Two former AFL greats will face-off this month in one of the most anticipated WA Country Football League matches of 2021 — all under the umbrella of regional men’s health.
Fremantle Dockers goalsneak Hayden Ballantyne and West Coast Eagles champion Matt Priddis will run out for the Brookton-Pingelly Panthers and Williams Cats respectively at the Upper Great Southern Football League clash on June 19.
It is part of the WACFL’s Talk to a Mate Men’s Wellbeing Round, and coincides with Men’s Health Week, which focuses on connecting with family, mates and culture, in the workplace and with health services.
The match is being promoted and supported by Westcoast Wool & Livestock, in conjunction with the Regional Men’s Health Initiative, which has sponsored the Statewide round for the past seven years.
In WA, men are most over-represented in suicide, cancer, type 2 diabetes, heart and lung diseases, and stroke. A whopping 77 per cent are overweight and more than 30 per cent exceed alcohol consumption guidelines.
Regional Men’s Health Initiative senior community educator Terry Melrose said those figures were further exacerbated in rural and regional areas. He said most men had experienced a mental health impact or some form of situational distress in their lives.
“Country people also have a huge capacity to cope with season variability and unknowns, but fires, floods, the pandemic effect and other adversity can be like a dam wall issue — and blokes have a propensity to self-medicate,” Melrose said.
The Regional Men’s Health Initiative attends 250-300 community events a year, ranging from Men’s Shed gatherings to farming industry field days, to deliver education, wellbeing and health awareness sessions and a ute display.
Mr Melrose said the importance of the special WACFL round was amplified this year because of the challenging impact of COVID-19 on community events.
Westcoast Wool & Livestock director and wool manager Brad Faithfull — who played junior footy for Pingelly — said the company actively promoted men’s and mental health awareness in WA’s regional areas.
He said it was good to see the rivalry building for the match and, as was tradition, it would be equally good to see the players standing side-by-side after the game and talking with each other.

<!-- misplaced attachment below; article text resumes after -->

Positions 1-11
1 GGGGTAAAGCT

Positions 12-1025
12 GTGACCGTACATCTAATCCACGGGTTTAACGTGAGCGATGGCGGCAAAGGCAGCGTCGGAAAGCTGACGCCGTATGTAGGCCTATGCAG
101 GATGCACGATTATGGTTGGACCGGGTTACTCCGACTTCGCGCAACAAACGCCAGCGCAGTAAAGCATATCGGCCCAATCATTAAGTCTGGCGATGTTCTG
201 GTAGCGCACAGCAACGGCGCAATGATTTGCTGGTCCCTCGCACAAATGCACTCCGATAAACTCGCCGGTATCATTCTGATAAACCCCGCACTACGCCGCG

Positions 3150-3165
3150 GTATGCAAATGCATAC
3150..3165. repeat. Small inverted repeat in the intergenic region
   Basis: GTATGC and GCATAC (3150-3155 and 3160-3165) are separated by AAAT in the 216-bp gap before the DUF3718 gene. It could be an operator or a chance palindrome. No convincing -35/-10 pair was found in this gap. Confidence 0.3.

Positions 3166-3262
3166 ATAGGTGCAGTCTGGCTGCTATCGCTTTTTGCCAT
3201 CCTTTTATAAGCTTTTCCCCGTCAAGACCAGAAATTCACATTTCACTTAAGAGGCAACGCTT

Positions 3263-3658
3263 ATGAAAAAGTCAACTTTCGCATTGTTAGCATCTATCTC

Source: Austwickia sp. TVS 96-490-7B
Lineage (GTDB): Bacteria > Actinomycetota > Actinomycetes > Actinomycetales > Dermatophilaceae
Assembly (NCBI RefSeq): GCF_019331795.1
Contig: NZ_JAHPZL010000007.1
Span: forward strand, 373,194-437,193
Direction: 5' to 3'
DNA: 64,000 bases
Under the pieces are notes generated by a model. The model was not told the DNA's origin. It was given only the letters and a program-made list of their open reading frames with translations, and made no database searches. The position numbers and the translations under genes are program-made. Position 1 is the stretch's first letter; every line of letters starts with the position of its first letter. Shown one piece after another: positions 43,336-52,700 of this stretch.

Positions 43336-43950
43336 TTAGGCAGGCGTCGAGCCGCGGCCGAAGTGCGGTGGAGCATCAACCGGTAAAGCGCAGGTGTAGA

“That’s what Talk to a Mate is all about,” Faithfull said.
While he is playing out most of the season with the Pinjarra Tigers this year, Ballantyne — who is emerging as a successful thoroughbred trainer — is keen to support the match.
“It’s for a great cause,” Ballantyne said. “I’m often in that area.
“I see a lot of people in regional areas, and men’s and mental health is a front-of-mind focus for our industry. If I’m playing on Matty Priddis, he’s pretty slow, so I won’t have to get out of third gear. If I’m playing forward, I might have to go up into the midfield and annoy him.
“The problem is he’s just too nice of a guy to get stuck into.”
Priddis — who is playing an active role in the WA agricultural industry as a finance broker with In Front Australian Business Solutions — is flanked by his younger brother, Ben and brothers-in-law Simon and Nick Panizza in the Cats side.
He previously played a game for Lake Grace-Pingrup in the Ongerup Football Association’s annual Big Freeze match against Boxwood Hill to help raise funds for motor neurone disease research.
“Footy is the ultimate team game and it’s all about your mates, getting together at training, playing hard footy and then both clubs mingling and socialising afterwards,” Priddis said.
The two stars grew up playing together in the WAFL, each claiming Sandover medals, and are looking forward to the game at Williams Town Oval on June 19.